Sec. Infectious Diseases: Epidemiology and Prevention
Volume 10 - 2022 | https://doi.org/10.3389/fpubh.2022.1053729
Usefulness of a new DUV-LED device for the control of infection by Escherichia coli, Staphylococcus aureus, mycobacteria and spore-forming bacteria
- 1M&N Collaboration Research Laboratory, Department of Medical Environment Innovation, Faculty of Medicine, University of Miyazaki, Miyazaki, Japan
- 2Nikkiso Co., Ltd., Tokyo, Japan
- 3Department of Veterinary Science, Faculty of Agriculture, University of Miyazaki, Miyazaki, Japan
- 4Center for Animal Disease Control, University of Miyazaki, Miyazaki, Japan
Reliable disinfection and sterilization technologies are needed to deal with the various infectious diseases spreading around the world. Furthermore, bacteria that are difficult to eliminate by ordinary disinfection are also a problem in the medical environment. We examined the germicidal effect of a newly developed deep-ultraviolet light-emitting diode (DUV-LED) prototype device (wavelength of 280 ± 5 nm; power of 0.9 to 1.4 mW/cm2) for floor sterilization against Escherichia coli (E. coli), Staphylococcus aureus (S. aureus), Mycobacterium gordonae (M. gordonae), and Bacillus subtilis (B. subtilis). This prototype device is equipped with highly practical DUV-LEDs with a high output efficiency and a long life, and was designed with consideration of the irradiation distance and the angle of the DUV-LEDs to provide a uniform irradiation rate. We found a statistically significant reduction of ≥90% in the infectious titers of both E. coli and S. aureus after irradiation for 2 s. Although acid-fast bacilli and spore-type bacilli are generally thought to be resistant to UV light irradiation compared to general bacteria, the acid-fast bacillus M. gordonae was inactivated after irradiation for 10 s, and spore-type cells of the bacillus B. subtilis were inactivated by ≥90% after irradiation for 30 s. We also found that the effects were cumulative when irradiation was performed at intervals. In the future, the usefulness of this device as an infection control measure will be evaluated in daily medical practice.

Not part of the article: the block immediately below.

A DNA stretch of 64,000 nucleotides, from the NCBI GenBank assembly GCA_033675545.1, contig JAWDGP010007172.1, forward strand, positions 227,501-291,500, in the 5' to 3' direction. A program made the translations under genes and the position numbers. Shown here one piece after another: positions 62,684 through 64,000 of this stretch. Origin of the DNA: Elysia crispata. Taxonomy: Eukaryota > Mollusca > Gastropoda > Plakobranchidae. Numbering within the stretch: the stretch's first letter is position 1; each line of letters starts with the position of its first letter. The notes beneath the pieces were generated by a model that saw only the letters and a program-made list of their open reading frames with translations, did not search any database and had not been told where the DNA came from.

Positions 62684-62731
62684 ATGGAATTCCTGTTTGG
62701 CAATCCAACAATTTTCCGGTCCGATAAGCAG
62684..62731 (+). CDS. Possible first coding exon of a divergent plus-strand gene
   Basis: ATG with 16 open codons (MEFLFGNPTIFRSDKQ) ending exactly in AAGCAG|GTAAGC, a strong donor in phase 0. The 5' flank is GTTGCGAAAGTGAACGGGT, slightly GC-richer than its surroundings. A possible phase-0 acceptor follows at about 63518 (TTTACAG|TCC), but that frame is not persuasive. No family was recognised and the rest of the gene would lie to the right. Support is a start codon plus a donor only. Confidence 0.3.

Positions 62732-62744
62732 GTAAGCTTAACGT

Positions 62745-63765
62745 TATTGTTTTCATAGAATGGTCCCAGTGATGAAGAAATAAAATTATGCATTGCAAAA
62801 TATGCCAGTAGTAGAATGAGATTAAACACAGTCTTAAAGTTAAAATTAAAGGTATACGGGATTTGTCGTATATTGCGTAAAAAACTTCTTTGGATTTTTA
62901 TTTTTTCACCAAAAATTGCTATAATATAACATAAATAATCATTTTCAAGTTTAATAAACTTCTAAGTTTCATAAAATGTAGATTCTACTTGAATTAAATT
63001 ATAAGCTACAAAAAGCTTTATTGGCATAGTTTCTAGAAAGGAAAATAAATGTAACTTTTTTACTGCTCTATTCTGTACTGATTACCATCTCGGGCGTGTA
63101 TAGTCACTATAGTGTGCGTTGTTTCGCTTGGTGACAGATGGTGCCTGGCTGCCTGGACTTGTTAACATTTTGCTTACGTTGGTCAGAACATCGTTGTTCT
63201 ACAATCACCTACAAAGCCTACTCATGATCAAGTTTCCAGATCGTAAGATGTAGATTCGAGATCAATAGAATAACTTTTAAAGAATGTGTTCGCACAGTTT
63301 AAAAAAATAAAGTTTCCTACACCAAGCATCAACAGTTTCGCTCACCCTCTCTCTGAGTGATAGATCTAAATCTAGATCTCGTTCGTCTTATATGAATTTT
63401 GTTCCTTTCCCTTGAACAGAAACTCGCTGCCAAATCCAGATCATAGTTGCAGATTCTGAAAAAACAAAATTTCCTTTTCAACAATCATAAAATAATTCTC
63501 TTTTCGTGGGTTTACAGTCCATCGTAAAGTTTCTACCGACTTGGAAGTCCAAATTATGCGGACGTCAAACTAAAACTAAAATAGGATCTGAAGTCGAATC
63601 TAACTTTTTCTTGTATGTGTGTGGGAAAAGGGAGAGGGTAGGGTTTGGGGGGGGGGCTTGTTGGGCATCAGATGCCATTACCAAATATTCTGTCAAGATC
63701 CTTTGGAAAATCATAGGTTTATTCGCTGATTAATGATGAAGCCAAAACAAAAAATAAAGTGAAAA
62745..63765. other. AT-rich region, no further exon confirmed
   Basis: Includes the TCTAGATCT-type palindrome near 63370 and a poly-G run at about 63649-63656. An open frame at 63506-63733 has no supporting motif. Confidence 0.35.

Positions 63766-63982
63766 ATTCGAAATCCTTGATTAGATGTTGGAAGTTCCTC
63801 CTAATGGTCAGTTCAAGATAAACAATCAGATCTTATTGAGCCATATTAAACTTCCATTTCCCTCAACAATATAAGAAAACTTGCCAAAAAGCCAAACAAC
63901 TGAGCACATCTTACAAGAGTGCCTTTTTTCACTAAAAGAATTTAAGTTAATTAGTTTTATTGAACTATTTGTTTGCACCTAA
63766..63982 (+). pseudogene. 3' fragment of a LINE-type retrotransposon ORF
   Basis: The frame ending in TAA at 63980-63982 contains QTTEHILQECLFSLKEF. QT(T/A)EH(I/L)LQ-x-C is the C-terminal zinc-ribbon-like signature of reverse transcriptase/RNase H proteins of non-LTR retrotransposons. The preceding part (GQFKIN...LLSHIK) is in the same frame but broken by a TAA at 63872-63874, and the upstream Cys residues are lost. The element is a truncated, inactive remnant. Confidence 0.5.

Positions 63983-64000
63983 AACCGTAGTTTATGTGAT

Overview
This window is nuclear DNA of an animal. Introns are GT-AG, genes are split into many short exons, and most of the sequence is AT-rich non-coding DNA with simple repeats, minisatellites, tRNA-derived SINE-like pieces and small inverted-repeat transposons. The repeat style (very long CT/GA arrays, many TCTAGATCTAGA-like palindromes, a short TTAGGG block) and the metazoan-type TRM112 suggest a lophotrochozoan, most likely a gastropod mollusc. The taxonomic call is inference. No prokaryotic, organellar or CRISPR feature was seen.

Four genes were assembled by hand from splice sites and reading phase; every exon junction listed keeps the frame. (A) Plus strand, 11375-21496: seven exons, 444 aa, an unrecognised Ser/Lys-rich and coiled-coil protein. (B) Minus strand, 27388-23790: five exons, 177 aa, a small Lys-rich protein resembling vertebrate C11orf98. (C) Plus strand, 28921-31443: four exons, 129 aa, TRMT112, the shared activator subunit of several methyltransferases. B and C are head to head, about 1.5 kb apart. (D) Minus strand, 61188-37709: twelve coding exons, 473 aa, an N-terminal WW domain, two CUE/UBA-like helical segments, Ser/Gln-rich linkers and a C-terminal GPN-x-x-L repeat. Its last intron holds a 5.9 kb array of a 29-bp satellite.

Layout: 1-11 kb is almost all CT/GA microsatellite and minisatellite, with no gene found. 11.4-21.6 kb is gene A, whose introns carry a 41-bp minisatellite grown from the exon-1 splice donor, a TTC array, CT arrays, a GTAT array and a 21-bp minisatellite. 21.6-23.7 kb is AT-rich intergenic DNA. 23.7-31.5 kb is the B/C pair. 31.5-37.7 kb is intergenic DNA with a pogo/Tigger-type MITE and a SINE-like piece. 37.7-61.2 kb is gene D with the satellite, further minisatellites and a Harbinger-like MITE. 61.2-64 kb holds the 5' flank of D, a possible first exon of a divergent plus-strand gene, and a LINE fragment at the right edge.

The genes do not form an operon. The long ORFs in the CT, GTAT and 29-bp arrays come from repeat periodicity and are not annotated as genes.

Medical facilities have long been committed to infection control, and drug-resistant bacteria are often a problem. However, the existence of bacteria that cannot be removed easily by ordinary disinfection is becoming a problem in the medical field. The recent coronavirus disease 2019 pandemic has created a need for more effective and sustainable infection control measures. Thus, the development of reliable disinfection and sterilization technologies are needed for dealing with the various infectious diseases spreading around the world. The transmission of infectious microorganisms to humans occurs mainly through direct contact and airborne particles. Microorganisms that fall and accumulate on floor surfaces may also re-scatter, form droplets, and cause airborne and contact infections.
Deep-ultraviolet (DUV) light-emitting diode (LED) irradiation is known to inactivate various microorganisms (1–6), and we have already reported the efficacy of DUV-LED irradiation in inactivating severe acute respiratory syndrome coronavirus 2 (7, 8). UV-C (wavelength of 100–280 nm) is considered to be the most effective germicidal region of the UV spectrum as it causes the formation of photoproducts in DNA and RNA (9). These pyrimidine dimers interrupt the transcription, translation, and replication of DNA and RNA, eventually leading to the death of the microorganism (10). Therefore, DUV is expected to be useful as a countermeasure against nosocomial infections, regardless of sensitivity for antibiotics and disinfectants. In this study, a prototype of a floor sterilizer equipped with UV-LEDs (Figure 1) was created for everyday use, and we investigated the inactivating effect of this prototype on Escherichia coli (E. coli), Staphylococcus aureus (S. aureus), Mycobacterium gordonae (M. gordonae), and Bacillus subtilis (B. subtilis).
Newly developed DUV-LED device for floor sterilization
The newly developed DUV-LED device for floor sterilization was designed and developed in collaboration with Nikkiso Co., Ltd. (Tokyo, Japan) and Chiba University (Chiba, Japan), and was manufactured by Saney Seiko Inc. (Saitama, Japan). The device consisted of a main body, a pole, and a handle (Figure 1). The main body was designed to be 250 × 250 mm in size with 36 DUV-LED chips on the underside. The DUV-LED chips (SumiRay™), which generate a narrow-range wavelength (280 ± 5 nm), were obtained from Nikkiso Co. Ltd. This wavelength was selected, during the LED development phase for practicality, in order to obtain the high output (radiation) power and long life of DUV-LEDs. The LED layout was designed based on optical analysis using LightTools software (Synopsys, Inc., Mountain View, CA, USA), and the irradiation distance to the floor surface was 40 mm. In addition, a resin with a transmittance of 80% (thickness of 15 mm) was used to protect against DUV exposure. The illuminance of DUV rays ranges from 0.9 to 1.4 mW/cm2, and the central area has the highest power. The irradiation time can be adjusted from 1 to 99 s, and the structure was designed with consideration for mobility.
Germicidal effect of the newly developed DUV-LED device